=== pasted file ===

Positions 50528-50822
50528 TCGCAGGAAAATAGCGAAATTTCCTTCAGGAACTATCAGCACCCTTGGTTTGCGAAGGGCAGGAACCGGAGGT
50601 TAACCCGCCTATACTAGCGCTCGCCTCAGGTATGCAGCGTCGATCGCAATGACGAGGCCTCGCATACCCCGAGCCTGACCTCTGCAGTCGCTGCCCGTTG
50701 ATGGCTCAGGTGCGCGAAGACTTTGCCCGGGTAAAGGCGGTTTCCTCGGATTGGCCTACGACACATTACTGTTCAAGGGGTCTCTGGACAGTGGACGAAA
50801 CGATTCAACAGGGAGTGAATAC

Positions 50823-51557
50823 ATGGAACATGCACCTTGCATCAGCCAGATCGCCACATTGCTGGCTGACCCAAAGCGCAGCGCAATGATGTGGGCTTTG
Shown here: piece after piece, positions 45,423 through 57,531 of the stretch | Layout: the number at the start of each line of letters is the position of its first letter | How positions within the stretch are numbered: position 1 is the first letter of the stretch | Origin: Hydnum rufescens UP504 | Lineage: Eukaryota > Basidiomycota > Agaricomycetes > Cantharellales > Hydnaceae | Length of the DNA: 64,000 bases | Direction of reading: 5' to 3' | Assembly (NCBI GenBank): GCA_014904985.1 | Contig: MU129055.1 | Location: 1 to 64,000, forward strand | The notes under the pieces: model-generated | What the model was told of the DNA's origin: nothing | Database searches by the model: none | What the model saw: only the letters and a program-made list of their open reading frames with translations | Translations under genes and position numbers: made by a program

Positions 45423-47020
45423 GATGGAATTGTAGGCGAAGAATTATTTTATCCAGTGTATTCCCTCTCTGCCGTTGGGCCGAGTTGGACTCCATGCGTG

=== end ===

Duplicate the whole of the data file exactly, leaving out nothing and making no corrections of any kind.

Positions 50528-50822
50528 TCGCAGGAAAATAGCGAAATTTCCTTCAGGAACTATCAGCACCCTTGGTTTGCGAAGGGCAGGAACCGGAGGT
50601 TAACCCGCCTATACTAGCGCTCGCCTCAGGTATGCAGCGTCGATCGCAATGACGAGGCCTCGCATACCCCGAGCCTGACCTCTGCAGTCGCTGCCCGTTG
50701 ATGGCTCAGGTGCGCGAAGACTTTGCCCGGGTAAAGGCGGTTTCCTCGGATTGGCCTACGACACATTACTGTTCAAGGGGTCTCTGGACAGTGGACGAAA
50801 CGATTCAACAGGGAGTGAATAC

Positions 50823-51557
50823 ATGGAACATGCACCTTGCATCAGCCAGATCGCCACATTGCTGGCTGACCCAAAGCGCAGCGCAATGATGTGGGCTTTG
Shown here: piece after piece, positions 45,423 through 57,531 of the stretch | Layout: the number at the start of each line of letters is the position of its first letter | How positions within the stretch are numbered: position 1 is the first letter of the stretch | Origin: Hydnum rufescens UP504 | Lineage: Eukaryota > Basidiomycota > Agaricomycetes > Cantharellales > Hydnaceae | Length of the DNA: 64,000 bases | Direction of reading: 5' to 3' | Assembly (NCBI GenBank): GCA_014904985.1 | Contig: MU129055.1 | Location: 1 to 64,000, forward strand | The notes under the pieces: model-generated | What the model was told of the DNA's origin: nothing | Database searches by the model: none | What the model saw: only the letters and a program-made list of their open reading frames with translations | Translations under genes and position numbers: made by a program

Positions 45423-47020
45423 GATGGAATTGTAGGCGAAGAATTATTTTATCCAGTGTATTCCCTCTCTGCCGTTGGGCCGAGTTGGACTCCATGCGTG